Enough of exposé ~ Thoughts on the Need for Political Writing
over which metaphors and images will be used to tell those
stories and, ultimately, which version of history will shape
the memories and imaginations that guide and limit the future."
~ Rebecca Solnit
Rebecca Solnit and her brother David have a book forthcoming on the conflicts of interpretation surrounding the 1999 anti-WTO protests in Seattle. The book is scheduled to appear in April, although that may be a stretch, since as far as I can tell the publishers - AK Press - do not even mention it on their web site. From what I can tell from on-line sources, the book will contain essays by the editors as well as primary documents that bear on the organizing and strategies of the anti-WTO protesters. The aim is to offer counterpoint to the standard depictions offered by mainstream media and political sources.
Later in the essay from which I lifted the epigram to this post, Solnit poses a question and offers us her reply:
What does it mean to be radical, to tell radical stories in our time, to win the battle of the story? The North American tradition seems to focus its activity on the exposé, the telling of the grim underside of what we know: the food is poison, the system is corrupt, the leaders are lying, the war is failing. There is a place for this, but you cannot base a revolution on the bad things the status quo forgot to mention. You need to tell the stories they are not telling, to learn to see where they are blind, to look at how the great changes of the world come from the shadows and the margins, not center stage, to see where we’re winning and that we can win something that matters, if not everything all the time.Once again, I agree with her. I recently had a long conversation with my friend Susan Orr about the ways that "investigative journalism" promotes cynicism and skepticism precisely by clinging to the model of the exposé without offering a vision for the sort of political change needed to alter anything. We had just heard a local journalist talk about his latest book. In the follow-up Q&A several of those present stood to announce actions they and their groups were taking (e.g., fair election coalitions, and so forth) and the journalist recommended contacting one's elected officials. (This in a community where the Republican majority on county legislature acts as though citizen participation in public meetings is a threat to their physical safety. See story here.) To be fair, he also suggested a more modest but also more radical step, namely that people actually talk to their neighbors and friends and co-workers about politics. Perish the thought! But my sense, unfair perhaps, is that most people left the room tisk-tisking about the bad things that the journalist had revealed. His work became yet another confirmation that the ways of the world in business and politics suck. Full stop.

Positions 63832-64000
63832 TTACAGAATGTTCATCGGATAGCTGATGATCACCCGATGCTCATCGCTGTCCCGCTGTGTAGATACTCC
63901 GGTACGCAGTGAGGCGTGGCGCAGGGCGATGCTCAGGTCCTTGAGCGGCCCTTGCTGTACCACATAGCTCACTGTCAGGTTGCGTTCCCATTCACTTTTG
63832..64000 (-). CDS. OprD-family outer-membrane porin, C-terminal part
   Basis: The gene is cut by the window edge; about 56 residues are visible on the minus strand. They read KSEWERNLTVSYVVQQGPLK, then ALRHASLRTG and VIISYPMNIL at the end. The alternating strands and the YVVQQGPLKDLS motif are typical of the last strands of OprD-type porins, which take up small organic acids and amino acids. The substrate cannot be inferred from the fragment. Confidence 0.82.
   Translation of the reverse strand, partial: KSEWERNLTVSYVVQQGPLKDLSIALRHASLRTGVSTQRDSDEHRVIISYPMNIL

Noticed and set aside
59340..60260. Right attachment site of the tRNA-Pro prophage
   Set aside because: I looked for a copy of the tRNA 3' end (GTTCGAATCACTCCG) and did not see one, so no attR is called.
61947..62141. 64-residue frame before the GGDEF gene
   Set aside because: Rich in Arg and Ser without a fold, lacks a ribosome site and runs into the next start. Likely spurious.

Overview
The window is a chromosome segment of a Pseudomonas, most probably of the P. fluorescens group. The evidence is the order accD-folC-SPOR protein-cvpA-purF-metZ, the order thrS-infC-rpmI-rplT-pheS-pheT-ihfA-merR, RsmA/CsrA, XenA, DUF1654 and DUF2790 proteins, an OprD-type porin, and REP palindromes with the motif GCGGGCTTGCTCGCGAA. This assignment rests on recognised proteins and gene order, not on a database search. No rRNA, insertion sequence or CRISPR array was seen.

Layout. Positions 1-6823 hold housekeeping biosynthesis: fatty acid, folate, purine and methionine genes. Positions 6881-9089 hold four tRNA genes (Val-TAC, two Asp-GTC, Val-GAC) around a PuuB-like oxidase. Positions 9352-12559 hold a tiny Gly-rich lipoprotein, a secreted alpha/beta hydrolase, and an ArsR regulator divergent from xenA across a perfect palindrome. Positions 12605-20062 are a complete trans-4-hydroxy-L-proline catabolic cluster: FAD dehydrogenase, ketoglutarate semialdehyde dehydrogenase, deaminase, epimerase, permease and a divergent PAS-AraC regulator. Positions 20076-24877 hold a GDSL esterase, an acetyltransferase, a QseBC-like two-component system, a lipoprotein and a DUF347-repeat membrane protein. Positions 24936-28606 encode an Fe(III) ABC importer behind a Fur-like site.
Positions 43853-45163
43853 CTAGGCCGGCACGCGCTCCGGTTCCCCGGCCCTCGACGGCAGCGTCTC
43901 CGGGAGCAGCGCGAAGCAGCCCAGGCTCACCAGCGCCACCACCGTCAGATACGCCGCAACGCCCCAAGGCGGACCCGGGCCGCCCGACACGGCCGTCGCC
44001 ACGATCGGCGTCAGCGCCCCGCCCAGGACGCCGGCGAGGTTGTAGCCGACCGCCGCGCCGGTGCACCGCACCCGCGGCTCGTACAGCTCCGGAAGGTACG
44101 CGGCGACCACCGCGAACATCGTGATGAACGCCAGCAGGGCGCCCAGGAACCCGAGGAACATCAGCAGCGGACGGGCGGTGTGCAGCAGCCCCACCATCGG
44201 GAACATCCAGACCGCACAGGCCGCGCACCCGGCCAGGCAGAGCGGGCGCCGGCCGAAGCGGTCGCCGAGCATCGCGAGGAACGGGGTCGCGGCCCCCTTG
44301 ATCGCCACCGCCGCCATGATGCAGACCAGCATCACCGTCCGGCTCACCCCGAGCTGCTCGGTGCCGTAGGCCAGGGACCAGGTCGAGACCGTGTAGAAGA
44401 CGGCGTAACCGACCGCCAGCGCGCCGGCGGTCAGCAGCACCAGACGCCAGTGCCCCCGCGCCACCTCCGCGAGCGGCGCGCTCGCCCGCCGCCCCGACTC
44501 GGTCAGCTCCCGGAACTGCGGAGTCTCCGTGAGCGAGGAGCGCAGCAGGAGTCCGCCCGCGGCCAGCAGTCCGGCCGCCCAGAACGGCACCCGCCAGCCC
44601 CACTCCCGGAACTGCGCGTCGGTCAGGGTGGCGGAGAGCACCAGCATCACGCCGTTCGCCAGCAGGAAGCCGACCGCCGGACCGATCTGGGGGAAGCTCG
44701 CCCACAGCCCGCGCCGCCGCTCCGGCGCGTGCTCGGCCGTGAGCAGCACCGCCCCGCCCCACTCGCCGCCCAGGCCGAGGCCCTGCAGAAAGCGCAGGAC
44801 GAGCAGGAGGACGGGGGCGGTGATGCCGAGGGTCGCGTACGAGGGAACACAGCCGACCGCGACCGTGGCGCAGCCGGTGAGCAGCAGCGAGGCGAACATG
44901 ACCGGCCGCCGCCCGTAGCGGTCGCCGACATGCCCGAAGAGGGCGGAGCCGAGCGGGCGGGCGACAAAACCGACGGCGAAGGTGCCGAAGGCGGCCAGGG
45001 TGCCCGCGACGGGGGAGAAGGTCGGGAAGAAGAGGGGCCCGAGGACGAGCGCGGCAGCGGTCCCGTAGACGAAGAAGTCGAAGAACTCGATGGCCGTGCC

The point is not that we need a vision of revolution; instead we need a vision of things - of demands that can be articulated, reforms proposed, and aims presented - that might or might not be attained. No guarantee. Just some vision. I have been reading one of the long hybrid texts that Václav Havel produced prior to the overthrow of communism in Czechoslovakia.* He has produced others before and since. At the time, Havel seems to have been animated by a diffuse spirituality that I find foreign. But this particular text is useful because it offers a provocative series of examples of how, in circumstances more dire than those currently existing in the U.S., citizens undertook various initiatives to effect quite dramatic, radical political and social change. The book is laced with a political vocabulary of hope and solidarity that (the fashionable lip-service of current electoral campaigns notwithstanding) is nearly lost in the contemporary United States. And, like Solnit's own writings, it helps us recognize the indirect, open-ended, often surprising course that history and politics can take. Yet another exposé can provide neither the conceptual rehabilitation nor the historical perspective that our times demand.
* The book, Disturbing the Peace (Vintage 1990), is an extended, long-distance "interview" conducted with Havel by Karel Hvíždala. They exchanged questions and answers and revisions and clarifications over the better part of a year via illicit communication channels between Czechoslovakia and West Germany where they respectively resided. The text was first published as samizdat in Prague in 1986 and addresses events prior to that time. Paul Wilson subsequently translated it into English.